With the International Monetary Fund, we are leading work to make use of mobile payments data to create methods for monitoring the remittances SDG indicator
The reputation of the Campus has grown rapidly. We have shared our experience and learning at international events - including the UN World Data Forum - and with visitors to our Campus in Wales from statistical agencies from across the world, including Canada, Mexico, New Zealand, Australia, Indonesia, China, Singapore and Rwanda.
Based on the recognised success of the Campus to date, the ONS is planning to extend its operations, significantly expanding the learning opportunities offers and the increasing the scale and impact of the innovative research programme.
What Makes Your Project Innovative?
We work at the frontier of data science, machine learning and Artificial Intelligence to deliver impact for public good. We investigate big data sources and new methods that have not been used before in government to inform policy-makers with new insights, indicators and statistics. The novel data sets we have analysed for public good include street level images, ships’ transponder data, hand written manifests and social media posts.
The Campus has recruited data scientists with excellent skills and experience in data science, hitherto a rare commodity across the UK public sector. Projects are run in close collaboration with a range of partners: policy-makers, to understand the big questions; other national statistical institutions, to share knowledge and experience; subject matter experts and academic data scientists, to draw from their skills; and commercial enterprises, to provide new data sources.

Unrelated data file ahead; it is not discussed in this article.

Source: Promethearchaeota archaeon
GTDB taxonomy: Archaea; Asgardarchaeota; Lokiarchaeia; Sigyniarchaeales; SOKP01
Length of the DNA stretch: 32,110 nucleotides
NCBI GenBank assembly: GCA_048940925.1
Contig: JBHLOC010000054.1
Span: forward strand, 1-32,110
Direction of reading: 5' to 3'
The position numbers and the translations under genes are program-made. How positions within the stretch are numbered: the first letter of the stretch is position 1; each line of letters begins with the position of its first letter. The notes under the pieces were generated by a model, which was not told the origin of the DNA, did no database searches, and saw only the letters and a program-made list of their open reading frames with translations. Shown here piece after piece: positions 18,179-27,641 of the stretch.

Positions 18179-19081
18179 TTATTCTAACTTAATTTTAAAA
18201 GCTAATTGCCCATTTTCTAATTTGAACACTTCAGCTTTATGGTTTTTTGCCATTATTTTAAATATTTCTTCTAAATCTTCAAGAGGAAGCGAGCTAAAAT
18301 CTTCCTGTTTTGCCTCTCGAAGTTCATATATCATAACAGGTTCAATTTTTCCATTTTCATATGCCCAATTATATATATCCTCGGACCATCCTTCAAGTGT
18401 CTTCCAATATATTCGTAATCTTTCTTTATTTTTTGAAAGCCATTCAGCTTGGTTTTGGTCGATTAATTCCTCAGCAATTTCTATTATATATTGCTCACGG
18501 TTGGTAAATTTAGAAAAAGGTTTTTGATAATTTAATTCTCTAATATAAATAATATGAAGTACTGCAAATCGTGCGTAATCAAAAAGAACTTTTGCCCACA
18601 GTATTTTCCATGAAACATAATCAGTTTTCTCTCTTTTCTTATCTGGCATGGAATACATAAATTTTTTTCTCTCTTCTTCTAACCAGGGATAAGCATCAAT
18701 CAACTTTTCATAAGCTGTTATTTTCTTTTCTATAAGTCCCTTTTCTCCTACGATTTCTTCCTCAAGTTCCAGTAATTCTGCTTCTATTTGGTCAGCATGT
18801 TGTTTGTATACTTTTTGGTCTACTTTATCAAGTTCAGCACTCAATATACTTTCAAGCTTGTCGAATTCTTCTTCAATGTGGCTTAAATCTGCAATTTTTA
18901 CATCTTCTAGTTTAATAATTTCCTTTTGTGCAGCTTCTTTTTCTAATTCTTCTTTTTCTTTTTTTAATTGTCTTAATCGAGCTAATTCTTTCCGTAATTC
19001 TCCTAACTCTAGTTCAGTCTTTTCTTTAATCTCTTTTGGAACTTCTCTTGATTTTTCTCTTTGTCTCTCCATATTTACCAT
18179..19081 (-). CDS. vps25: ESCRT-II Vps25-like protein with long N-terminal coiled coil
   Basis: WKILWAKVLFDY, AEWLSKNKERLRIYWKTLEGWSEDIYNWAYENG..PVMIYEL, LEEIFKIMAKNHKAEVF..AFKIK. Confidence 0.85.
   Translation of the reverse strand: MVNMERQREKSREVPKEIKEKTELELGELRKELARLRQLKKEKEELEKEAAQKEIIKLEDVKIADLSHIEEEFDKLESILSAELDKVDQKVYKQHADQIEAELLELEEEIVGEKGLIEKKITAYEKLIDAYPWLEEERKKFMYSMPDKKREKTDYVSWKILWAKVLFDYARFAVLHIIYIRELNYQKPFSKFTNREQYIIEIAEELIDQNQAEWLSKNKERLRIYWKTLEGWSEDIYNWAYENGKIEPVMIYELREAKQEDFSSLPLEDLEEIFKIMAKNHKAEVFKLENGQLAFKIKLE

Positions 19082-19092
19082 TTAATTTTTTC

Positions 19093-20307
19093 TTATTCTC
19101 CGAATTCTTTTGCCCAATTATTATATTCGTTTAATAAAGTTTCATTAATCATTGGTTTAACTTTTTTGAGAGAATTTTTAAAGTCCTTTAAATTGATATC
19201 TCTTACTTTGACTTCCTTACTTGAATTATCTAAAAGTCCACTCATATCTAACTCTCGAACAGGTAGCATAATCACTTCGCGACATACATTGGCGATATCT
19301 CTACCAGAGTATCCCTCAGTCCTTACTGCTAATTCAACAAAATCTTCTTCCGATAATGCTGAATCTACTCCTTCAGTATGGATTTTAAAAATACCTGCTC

What is the current status of your innovation?
In 2018, we will deliver at least 20 significant research outputs with policy impact. This will scale to over 30 next year and outputs from our research programme are being used by our stakeholders to support decision making. The Campus has also developed, from scratch, an extensive capability-building programme across the UK Government and Devolved Administrations, helping over 20 different departments and agencies. A new Masters Degree framework is being delivered in different universities, a PhD programme in collaboration with the Alan Turing Institute was launched and we have worked with Treasury, the Ministry of Justice, Department for the Environment, Farming and Rural Affairs and the Northern Ireland Statistics and Research Agency, in particular, to enhance data science skills among their analytical communities. We are on track to help train over 500 government analysts in data science by 2021.